Referring to FIGS. 1 and 2, vacuum hose storage and access apparatus 10 consists of a base 12 with a rotatably mounted reel 14. Base 12 has a first side 16 and a second side 18. First side 16 of base 12 has a vacuum conduit receptacle 20 adapted to receive a short length of vacuum conduit 22 which couples vacuum conduit receptacle 20 with a vacuum outlet 24 of a building. Vacuum conduit receptacle 20, in turn, communicates with connecting passage 26 on reel 14. Vacuum conduit receptacle 20 and connecting passage 26 are positioned on a rotational axis 28 for reel 14. A vacuum hose 30 is received in one end 32 of connecting passage 26 opposed to vacuum conduit receptacle 20. A power unit, generally indicated by reference numeral 34 is mounted to side 18 of base 12. Power unit 34 is connected through a junction box 35 with a power supply in a building. Power unit 34 includes a transformer 38 having an input terminal 40 and an output terminal 42. Transformer 38 reduces an input voltage received at input terminal 40 from the power supply of the building to an output voltage at output terminal 42 of 16 volts alternating current. A rectifier 44 is connected to output terminal 42 of transformer 38 whereby the output current of transformer 38 is converted from alternating current to direct current. A 12 volt direct current retraction motor 46 is mounted on base 12 and has an output shaft 48. A gear reduction unit 50 is provided having an output shaft 56. The gear reduction unit 50 is rotatably coupled to output shaft 48 of motor 46. A clutch 52 is disposed between output shaft 56 of gear reduction unit 50 and reel 14. Referring to FIG. 3, base 12 has a pair of primary contacts 58 and a pair of accessory contacts 59 immediately adjacent reel 14. A power line 60 with full 110 volt power extends from power unit 34 to primary contacts 58. An accessory power output line 61 with a reduced voltage of 16 volts extends from transformer 38 to the accessory contacts 59. An contact plate 62 is secured to a side 64 of reel 14. Contact plate 62 is in physical communication with primary contacts 58 and accessory contacts 59, such that an electrical contact is constantly maintained between contacts 58, 59 and contact plate 62 as reel 14 rotates. Contact plate 62 has a number of electrically isolated annular rings 63a, and 63b which permit power to be transmitted at differing voltages. Primary contacts 58 are in communication with rings 63b; accessory contacts 59 are in communication with rings 63a. Rings 63b communicate with a plug receptacle 65 mounted to reel 14. Plug receptacle 65 is adapted to receive a power cord 66 which supplies power to a power driven beater bar attachment (not shown). Rings 63a communicate with a line 67 attached to a remote control switch 68 positioned at a remote end 70 of vacuum hose 30. Referring to FIG. 4, a special connection is required between vacuum conduit receptacle 20 and connecting passage 26 on reel 14, due to the fact that vacuum conduit receptacle 20 is stationary, whereas connecting passage 26 must rotate with reel 14. Connecting passage 26 has a flange 27 which protrudes past reel 14. Flange 27 is received in a reel mounting aperture 72 in first side 16 of base 12 which is positioned along rotational axis 28. A bearing 74 is disposed between flange 27 and reel mounting aperture 72. Vacuum conduit receptacle 20 has a male member 76 that extends into connecting passage 26. Male member 76 of vacuum conduit receptacle 20 remains stationary while connecting passage 26 rotates. A gasket 78 positioned between vacuum conduit receptacle 20 and first side 16 of base 12 provides sufficient sealing to maintain vacuum pressure.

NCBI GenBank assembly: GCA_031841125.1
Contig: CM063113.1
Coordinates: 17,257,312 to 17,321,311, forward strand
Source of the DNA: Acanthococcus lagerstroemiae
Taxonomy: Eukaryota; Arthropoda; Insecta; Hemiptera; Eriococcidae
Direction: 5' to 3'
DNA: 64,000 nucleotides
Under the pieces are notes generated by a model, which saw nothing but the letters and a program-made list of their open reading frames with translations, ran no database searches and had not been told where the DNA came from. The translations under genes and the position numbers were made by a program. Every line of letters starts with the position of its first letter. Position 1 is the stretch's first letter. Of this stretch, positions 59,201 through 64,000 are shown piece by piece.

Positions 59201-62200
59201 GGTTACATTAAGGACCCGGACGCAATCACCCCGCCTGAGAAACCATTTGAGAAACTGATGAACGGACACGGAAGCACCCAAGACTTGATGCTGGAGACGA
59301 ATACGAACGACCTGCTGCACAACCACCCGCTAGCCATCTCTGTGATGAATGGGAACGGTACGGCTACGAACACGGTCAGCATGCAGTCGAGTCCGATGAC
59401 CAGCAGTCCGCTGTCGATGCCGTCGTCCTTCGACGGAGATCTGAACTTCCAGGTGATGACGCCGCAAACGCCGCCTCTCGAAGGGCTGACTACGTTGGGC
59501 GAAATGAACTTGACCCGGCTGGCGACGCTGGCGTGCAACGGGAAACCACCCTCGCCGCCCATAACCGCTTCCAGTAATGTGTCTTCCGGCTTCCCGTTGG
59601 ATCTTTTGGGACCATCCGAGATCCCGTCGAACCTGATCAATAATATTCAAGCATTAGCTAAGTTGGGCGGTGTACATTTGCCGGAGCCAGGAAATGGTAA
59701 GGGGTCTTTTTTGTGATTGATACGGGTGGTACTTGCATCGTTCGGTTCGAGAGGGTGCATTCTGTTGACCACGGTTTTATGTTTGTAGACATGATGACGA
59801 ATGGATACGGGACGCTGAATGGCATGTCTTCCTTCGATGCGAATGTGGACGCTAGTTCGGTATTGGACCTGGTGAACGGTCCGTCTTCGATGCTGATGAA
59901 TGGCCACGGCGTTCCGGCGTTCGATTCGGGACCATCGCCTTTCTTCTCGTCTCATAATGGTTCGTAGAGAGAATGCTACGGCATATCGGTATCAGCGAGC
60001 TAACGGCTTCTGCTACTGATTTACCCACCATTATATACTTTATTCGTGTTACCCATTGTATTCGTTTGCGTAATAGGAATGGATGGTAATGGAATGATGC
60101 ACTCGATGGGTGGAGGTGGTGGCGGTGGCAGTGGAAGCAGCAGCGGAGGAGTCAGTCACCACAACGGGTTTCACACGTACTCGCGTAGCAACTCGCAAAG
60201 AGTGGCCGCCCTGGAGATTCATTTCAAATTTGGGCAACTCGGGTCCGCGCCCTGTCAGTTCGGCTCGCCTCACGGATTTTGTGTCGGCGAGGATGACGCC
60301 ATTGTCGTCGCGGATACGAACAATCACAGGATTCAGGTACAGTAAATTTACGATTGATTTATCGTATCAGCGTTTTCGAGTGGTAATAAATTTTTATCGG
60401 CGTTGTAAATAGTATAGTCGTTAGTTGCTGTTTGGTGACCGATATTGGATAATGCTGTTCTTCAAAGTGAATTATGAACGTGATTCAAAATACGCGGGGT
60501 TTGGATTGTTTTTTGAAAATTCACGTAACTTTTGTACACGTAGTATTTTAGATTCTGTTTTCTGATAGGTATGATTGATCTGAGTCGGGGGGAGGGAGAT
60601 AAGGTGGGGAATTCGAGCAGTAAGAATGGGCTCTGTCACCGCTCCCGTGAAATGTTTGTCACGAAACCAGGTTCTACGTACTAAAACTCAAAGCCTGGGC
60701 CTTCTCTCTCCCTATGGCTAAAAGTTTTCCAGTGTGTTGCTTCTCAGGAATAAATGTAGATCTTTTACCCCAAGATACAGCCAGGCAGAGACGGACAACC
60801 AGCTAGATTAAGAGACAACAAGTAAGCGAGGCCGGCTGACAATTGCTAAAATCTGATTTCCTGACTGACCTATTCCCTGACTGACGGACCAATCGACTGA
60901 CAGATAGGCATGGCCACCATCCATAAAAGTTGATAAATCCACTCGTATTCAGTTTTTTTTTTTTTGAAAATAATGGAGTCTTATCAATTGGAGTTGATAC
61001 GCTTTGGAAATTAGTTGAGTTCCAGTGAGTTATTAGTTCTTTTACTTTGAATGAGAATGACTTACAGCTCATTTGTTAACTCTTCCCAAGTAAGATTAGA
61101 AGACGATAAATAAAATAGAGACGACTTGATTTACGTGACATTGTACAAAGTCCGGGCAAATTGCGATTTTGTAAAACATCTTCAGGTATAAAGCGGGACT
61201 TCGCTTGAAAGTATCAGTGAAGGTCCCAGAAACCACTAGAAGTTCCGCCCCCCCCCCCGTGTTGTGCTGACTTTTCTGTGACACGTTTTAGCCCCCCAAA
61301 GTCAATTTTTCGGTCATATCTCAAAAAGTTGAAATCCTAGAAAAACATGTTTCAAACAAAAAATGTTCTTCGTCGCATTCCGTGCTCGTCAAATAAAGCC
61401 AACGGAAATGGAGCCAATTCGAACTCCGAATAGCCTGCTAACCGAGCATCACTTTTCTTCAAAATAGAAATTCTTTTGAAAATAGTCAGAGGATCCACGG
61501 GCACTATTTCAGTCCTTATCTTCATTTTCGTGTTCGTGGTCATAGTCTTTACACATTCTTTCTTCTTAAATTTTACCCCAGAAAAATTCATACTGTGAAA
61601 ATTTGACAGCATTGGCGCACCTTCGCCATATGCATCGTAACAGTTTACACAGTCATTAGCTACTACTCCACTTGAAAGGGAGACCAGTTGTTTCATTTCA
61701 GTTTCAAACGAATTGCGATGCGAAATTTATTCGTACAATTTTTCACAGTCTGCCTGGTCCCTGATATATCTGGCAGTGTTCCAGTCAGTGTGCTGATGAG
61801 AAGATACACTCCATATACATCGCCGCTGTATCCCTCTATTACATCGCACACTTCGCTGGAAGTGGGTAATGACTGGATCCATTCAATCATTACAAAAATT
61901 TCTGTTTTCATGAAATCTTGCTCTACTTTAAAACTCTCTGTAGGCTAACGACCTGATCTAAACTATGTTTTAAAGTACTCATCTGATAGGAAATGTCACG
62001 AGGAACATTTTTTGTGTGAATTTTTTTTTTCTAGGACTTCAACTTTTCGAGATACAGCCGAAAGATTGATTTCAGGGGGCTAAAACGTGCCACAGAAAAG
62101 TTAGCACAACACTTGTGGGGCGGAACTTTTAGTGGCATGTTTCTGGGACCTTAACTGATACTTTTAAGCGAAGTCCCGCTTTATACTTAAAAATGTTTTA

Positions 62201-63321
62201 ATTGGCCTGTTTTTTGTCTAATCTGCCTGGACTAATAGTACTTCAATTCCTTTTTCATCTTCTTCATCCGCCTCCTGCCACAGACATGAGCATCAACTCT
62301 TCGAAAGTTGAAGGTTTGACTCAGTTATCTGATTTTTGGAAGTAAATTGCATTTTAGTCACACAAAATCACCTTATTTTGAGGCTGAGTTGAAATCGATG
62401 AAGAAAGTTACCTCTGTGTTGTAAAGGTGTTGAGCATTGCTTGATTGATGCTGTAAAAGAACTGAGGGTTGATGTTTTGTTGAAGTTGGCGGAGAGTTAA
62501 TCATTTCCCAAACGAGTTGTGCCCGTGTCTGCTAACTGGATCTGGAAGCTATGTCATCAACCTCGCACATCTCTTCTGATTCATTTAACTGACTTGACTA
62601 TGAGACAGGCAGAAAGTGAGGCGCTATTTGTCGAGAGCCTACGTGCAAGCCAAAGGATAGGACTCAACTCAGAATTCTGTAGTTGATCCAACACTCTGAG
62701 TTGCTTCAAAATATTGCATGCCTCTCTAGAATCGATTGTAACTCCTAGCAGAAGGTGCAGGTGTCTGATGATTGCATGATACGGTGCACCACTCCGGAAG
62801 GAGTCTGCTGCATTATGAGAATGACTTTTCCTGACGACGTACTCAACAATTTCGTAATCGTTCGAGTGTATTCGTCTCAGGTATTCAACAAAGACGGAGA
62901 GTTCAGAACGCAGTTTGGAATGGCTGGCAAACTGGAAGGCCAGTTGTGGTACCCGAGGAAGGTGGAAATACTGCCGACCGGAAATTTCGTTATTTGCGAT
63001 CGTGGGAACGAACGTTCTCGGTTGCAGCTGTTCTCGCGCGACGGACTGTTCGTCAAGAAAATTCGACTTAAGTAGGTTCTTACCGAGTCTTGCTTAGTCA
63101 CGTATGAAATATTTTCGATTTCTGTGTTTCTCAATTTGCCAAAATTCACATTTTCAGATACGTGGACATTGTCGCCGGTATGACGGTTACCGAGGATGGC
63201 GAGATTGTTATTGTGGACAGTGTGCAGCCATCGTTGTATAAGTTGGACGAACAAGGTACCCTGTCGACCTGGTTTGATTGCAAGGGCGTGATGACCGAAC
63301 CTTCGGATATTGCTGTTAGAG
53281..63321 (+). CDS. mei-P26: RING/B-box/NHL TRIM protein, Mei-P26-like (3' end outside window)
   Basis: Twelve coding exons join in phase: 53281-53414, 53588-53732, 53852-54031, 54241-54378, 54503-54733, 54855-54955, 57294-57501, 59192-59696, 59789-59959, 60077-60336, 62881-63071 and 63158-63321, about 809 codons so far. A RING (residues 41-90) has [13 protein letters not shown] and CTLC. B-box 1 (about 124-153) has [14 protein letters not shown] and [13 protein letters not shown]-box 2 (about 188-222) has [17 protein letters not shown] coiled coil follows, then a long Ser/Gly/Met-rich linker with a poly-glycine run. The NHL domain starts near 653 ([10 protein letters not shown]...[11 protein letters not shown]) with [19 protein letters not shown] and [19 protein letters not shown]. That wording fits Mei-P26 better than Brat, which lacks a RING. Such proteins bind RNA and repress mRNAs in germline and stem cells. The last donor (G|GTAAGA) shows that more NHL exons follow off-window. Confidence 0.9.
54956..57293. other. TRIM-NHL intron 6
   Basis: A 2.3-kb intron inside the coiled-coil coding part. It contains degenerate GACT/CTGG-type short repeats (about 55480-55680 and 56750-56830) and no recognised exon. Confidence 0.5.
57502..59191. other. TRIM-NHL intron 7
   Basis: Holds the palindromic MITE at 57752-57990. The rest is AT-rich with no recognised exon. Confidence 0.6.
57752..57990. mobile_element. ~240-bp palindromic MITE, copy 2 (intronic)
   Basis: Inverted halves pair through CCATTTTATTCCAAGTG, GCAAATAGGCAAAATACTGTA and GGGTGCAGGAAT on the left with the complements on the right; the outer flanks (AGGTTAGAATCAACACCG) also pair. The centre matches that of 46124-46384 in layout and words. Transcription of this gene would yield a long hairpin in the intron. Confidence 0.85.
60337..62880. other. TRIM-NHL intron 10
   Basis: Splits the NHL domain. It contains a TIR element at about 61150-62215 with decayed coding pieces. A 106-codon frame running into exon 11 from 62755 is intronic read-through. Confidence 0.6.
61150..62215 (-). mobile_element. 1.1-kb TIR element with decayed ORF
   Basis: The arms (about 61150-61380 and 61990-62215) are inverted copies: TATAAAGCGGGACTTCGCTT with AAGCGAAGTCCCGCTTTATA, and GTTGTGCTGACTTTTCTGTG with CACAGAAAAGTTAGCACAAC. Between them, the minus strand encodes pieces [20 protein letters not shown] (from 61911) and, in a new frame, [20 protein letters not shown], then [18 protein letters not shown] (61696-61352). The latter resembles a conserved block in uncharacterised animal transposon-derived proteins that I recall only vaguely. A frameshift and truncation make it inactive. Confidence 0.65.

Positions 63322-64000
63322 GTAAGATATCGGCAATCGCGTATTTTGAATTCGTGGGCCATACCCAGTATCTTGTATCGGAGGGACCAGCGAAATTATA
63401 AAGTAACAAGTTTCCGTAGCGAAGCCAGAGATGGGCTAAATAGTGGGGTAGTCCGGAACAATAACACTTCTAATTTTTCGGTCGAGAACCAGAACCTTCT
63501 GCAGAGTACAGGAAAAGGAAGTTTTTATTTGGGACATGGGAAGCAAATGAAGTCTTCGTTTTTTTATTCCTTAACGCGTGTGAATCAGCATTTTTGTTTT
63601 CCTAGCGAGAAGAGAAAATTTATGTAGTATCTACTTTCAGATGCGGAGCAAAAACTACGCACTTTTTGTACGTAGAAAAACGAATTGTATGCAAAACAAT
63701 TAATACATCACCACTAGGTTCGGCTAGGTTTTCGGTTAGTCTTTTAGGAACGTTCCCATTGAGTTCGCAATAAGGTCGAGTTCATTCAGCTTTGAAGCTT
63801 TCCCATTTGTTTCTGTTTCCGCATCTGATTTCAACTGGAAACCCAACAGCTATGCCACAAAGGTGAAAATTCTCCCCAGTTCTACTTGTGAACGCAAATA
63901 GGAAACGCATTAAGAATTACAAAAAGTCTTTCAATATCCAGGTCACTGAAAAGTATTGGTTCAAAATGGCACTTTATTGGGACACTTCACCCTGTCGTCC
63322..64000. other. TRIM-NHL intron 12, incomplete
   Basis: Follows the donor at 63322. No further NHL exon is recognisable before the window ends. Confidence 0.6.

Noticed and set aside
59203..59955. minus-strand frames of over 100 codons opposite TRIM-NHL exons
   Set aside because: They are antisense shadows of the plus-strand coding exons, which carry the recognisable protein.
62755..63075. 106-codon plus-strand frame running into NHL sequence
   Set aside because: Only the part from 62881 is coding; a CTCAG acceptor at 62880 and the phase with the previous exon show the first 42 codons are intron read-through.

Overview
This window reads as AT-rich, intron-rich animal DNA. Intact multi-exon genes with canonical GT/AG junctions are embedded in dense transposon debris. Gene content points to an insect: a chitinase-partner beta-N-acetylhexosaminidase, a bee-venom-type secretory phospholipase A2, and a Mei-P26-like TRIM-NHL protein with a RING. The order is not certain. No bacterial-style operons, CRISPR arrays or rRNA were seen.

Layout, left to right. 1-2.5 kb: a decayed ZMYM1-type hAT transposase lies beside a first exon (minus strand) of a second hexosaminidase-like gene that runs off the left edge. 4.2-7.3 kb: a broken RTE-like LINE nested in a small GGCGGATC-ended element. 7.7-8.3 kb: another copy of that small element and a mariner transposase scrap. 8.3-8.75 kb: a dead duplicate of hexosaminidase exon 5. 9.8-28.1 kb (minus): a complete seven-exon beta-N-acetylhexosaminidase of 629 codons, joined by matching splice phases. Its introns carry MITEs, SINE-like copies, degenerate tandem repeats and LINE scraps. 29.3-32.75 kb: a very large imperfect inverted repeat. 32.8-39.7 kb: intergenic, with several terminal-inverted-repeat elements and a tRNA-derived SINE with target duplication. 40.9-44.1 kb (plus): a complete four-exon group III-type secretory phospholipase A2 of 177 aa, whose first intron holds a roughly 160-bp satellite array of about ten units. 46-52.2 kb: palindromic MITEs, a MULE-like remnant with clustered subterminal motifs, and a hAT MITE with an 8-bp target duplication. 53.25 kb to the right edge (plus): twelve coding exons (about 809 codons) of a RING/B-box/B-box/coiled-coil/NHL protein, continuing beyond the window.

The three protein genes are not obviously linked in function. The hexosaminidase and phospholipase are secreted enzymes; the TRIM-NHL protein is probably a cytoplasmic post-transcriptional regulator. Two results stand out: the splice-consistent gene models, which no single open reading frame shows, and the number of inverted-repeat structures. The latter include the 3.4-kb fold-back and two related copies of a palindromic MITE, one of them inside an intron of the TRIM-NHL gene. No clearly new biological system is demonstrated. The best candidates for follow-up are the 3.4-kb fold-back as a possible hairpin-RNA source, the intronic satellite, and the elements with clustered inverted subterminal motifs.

The use and operation of vacuum hose storage and access apparatus 10 will now be described with reference to FIGS. 1 through 4. Clutch 52 has an engaged position and a disengaged position. In the disengaged positioned reel 14 is freely rotatable thereby enabling vacuum hose 30 to be freely pulled from reel 14. In the engaged position, reel 14 is indirectly coupled through gear reduction unit 52 to output shaft 48 of motor 46 such that upon rotation of output shaft 48 of motor 46, output Shaft 56 of gear reduction unit 52 rotates reel 14 at a reduced rate of rotations per minute in a direction which retracts vacuum .hose 30 back onto reel 14. The provision of remote control switch 68 enables retraction motor 46 to be remotely activated to retract vacuum hose 30 back onto reel 14.
It will be apparent to one skilled in the art that modifications may be made to the illustrated embodiment without departing from the spirit and scope of the invention as defined by the claims.
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|U.S. Classification||15/315, 242/390.8, 137/355.26|
|International Classification||B65H75/34, A47L9/00|
|Cooperative Classification||Y10T137/6954, B65H75/4486, B65H2701/33, A47L9/0063, B65H2551/13, B65H75/38|
|European Classification||A47L9/00B6, B65H75/38, B65H75/44M2|
|Oct 27, 1998||REMI||Maintenance fee reminder mailed|
|Apr 4, 1999||LAPS||Lapse for failure to pay maintenance fees|
|Jun 15, 1999||FP||Expired due to failure to pay maintenance fee|
Effective date: 19990404